Wednesday, September 28, 2011
Mets' rebuilding to continue in 2012
By Adam Rubin ESPNNewYork.com
Is Wednesday's 2011 finale Jose Reyes' final game in a New York Mets uniform? That answer will go a long way toward determining the complexion of the 2012 Mets -- in terms of dollars available for other signings and in terms of the positions other players are assigned.
For instance, if Reyes departs, Ruben Tejada is the shortstop and Daniel Murphy is the second baseman next season, with Justin Turner potentially available for utility work. If Reyes remains, Tejada and Murphy very well may share second base -- with Tejada getting five starts a week and Murphy the other two while otherwise being available for pinch-hitting duty.
You want a little more depth in the rotation? This man may help.
"I think it's probably been a year of two halves -- an extraordinary first half and a good, but checkered second half given the injuries and so forth," GM Sandy Alderson said Tuesday, regarding Reyes' season. "But look, he's leading the batting race right now. And so, on balance, I think you have to say it was an outstanding year for Jose. He has played well for us, has been an important part of whatever level of success we've had and is definitely someone we're going to try to retain going into next year. But we'll see how that progresses."
The other issues besides -- and impacted by -- Reyes:
PELF AND PAGAN: Right-hander Mike Pelfrey and center fielder Angel Pagan both remain under the team's control through the 2013 season, but only Pelfrey may be back with the Mets. Both are eligible for arbitration and would command near-automatic raises. The Mets appear willing to bite the bullet on a raise for Pelfrey from his $3.925 million salary in 2011, but Pagan -- who earned $3.5 million -- looks like a goner, either via trade or getting cut loose if it comes to it. The Mets likely will be shopping for a center fielder from outside the organization.
ROTATION:Chris Capuano (11-12, 4.55 ERA) is a free agent, and the Mets would like to bring him back, although it would cost more than the $1.5 million base salary the organization committed this year. Capuano finished at $3.925 million with performance bonuses for his durability. Capuano's 2012 role is not yet clearly defined. Essentially, if Johan Santana is healthy, Capuano would be vying with Dillon Gee for a rotation spot, with the loser headed to the bullpen, where Capuano would serve as a capable left-hander as well as long man if he's the odd man out. R.A. Dickey is signed for 2012, Jon Niese isn't yet even arbitration eligible and Pelfrey should be back.
DUDE:Lucas Duda is penciled in as the right fielder, with Jason Bay in left unless the Mets can find a bad matching contract that can be swapped. As mentioned, Pagan is likely out. The center fielder needs to be an external signing because Jason Pridie is not the everyday answer and the prospects are not ready. Triple-A center fielder Kirk Nieuwenhuis had season-ending shoulder surgery this season, while Fernando Martinez's mobility has been greatly reduced by assorted injuries.
CATCHING ON: If Reyes remains and money is tight, the Mets do have a cheap combo available behind the plate for 2012. Josh Thole, who again will make close to the major league minimum, should be back. And arbitration-eligible Ronny Paulino would earn only marginally more than his current $1.35 million. However, the organization has been displeased with Paulino's disregard for game plans and his second-half lethargy. A team insider strongly suggested Mike Nickeas and Thole could be the 2012 tandem, especially if Reyes returns and the money isn't available to spend on a catcher from outside. Team officials just hope to get Nickeas slightly more productive at the plate.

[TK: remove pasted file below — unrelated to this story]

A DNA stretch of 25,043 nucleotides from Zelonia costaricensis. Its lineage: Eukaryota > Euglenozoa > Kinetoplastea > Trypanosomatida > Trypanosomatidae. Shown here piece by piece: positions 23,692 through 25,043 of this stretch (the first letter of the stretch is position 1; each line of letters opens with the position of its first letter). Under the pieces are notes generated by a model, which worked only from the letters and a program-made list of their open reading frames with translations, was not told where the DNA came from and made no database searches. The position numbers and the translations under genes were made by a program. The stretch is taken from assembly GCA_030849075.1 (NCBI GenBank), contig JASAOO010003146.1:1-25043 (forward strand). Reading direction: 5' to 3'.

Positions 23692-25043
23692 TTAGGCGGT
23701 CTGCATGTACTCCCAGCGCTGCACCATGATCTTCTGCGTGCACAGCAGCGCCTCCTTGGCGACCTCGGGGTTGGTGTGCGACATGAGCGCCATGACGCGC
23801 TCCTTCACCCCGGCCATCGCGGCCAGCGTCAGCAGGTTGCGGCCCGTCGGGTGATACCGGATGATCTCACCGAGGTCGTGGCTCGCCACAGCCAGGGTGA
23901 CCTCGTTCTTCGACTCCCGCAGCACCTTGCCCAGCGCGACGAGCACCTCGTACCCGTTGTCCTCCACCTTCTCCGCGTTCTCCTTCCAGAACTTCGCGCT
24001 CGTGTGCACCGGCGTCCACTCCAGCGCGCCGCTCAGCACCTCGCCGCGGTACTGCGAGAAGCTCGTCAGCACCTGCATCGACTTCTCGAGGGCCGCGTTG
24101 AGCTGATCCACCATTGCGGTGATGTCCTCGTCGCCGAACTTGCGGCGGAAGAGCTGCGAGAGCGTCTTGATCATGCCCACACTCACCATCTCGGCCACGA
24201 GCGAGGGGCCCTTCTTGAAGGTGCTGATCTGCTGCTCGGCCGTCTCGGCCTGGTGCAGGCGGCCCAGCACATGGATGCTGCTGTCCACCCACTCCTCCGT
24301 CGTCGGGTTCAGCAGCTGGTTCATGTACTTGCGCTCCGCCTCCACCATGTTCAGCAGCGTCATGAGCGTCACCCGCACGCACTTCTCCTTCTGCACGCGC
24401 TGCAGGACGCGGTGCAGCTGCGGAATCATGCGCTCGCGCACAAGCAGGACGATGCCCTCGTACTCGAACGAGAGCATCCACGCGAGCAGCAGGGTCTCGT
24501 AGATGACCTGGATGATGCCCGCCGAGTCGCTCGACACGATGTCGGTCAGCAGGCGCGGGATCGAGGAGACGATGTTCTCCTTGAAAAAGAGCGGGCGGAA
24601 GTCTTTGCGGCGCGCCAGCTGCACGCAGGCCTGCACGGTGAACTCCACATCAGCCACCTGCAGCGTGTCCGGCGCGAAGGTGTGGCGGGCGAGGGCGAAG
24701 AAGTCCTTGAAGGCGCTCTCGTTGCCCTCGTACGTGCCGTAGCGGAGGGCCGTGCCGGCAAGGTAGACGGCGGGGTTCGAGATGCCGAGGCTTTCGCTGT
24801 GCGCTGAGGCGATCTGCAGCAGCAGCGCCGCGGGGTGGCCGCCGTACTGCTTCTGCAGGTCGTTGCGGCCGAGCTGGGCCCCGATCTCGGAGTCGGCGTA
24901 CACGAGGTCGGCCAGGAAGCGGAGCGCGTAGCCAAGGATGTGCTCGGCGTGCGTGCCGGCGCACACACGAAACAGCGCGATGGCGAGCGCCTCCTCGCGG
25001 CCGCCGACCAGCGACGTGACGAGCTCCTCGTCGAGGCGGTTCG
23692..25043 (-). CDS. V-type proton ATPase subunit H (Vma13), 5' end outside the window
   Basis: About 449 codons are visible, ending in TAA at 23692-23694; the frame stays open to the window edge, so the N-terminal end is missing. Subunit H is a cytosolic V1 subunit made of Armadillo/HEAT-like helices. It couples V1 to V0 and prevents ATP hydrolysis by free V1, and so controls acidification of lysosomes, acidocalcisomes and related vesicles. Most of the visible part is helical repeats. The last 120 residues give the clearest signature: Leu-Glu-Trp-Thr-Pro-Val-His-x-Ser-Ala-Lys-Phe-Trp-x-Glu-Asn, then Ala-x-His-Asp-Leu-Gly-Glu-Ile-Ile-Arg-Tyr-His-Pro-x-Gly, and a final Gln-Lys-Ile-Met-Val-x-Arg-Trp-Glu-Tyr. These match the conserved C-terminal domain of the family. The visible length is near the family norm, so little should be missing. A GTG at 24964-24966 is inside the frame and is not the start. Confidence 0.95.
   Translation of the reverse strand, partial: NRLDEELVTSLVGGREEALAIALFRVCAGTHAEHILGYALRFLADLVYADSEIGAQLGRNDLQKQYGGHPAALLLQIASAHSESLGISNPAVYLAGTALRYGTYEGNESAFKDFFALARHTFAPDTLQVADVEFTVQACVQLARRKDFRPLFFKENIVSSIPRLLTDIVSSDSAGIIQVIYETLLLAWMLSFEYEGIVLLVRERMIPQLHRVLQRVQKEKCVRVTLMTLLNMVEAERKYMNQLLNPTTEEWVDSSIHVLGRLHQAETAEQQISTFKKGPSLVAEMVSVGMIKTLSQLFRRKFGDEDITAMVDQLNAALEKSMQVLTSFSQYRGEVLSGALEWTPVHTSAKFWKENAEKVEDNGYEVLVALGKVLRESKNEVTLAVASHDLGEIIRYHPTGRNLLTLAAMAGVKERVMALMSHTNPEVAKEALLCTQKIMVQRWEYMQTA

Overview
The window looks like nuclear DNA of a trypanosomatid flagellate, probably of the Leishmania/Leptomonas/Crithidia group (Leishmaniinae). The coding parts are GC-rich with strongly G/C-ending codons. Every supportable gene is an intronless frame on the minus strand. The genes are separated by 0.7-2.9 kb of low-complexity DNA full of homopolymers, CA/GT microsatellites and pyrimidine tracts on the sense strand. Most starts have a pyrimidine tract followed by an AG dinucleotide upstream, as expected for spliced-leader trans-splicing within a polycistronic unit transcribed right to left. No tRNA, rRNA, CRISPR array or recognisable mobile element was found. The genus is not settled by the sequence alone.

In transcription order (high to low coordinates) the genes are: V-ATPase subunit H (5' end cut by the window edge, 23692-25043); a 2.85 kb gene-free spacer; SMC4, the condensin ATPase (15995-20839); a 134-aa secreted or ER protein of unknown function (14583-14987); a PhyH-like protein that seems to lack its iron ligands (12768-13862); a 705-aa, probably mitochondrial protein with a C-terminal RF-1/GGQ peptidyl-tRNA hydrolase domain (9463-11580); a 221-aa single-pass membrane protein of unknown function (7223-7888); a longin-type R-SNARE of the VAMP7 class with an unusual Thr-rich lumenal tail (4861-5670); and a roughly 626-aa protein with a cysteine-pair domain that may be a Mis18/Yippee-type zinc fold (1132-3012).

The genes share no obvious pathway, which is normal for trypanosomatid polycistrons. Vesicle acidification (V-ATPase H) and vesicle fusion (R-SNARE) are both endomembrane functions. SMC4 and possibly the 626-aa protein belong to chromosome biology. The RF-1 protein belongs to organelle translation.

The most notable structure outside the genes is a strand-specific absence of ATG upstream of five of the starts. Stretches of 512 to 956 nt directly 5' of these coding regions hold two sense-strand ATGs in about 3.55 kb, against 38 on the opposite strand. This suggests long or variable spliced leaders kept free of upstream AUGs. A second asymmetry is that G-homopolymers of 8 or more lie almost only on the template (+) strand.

CLOSER CALL: Tuesday's blown save notwithstanding, Bobby Parnell rebounded slightly late in the season with the development of a knuckle-curve, making him a potentially valuable member of the 2012 bullpen. But the Mets are committed to going outside the organization for a closer. The belief is that the downward trend in the cost of closers since Francisco Rodriguez signed with the Mets three offseasons ago, plus the glut of closers entering the market, will land the Mets a capable closer at a reasonable cost.
Tim Byrdak already has signed an extension with the Mets for next season, giving the team at least one capable left-hander. The expectation is the Mets will attempt to sign a second southpaw too, even with the potential for Capuano to re-sign and be a part of the bullpen. Despite Daniel Herrera's initial success upon joining the Mets, the belief is that his screwball becomes less effective with familiarity, which is why the NL Central has particularly enjoyed success against the former Cincinnati Reds/Milwaukee Brewers lefty.
DON'T BLAME BERNIE: The Mets' owners still have uncertainty stemming from the unresolved lawsuit involving convicted swindler Bernard Madoff's Ponzi scheme. Alderson maintains, however, that the payroll is being set irrespective of the outcome of Madoff trustee Irving Picard's March court date -- in which hundreds of millions of dollars could be at stake for the Wilpons. Instead, the GM insisted, decreased revenues will be what leads to a payroll decline for the Mets, potentially to the $100 million to $110 million range.
MEANINGFUL GAMES? The longer-term answer is for a renewed emphasis on player development to funnel a pipeline of pitching to Citi Field. That begins with a quartet of right-handers: 2010 first-round pick Matt Harvey, Jeurys Familia, Jenrry Mejia and Zack Wheeler, who was acquired in the Carlos Beltran trade.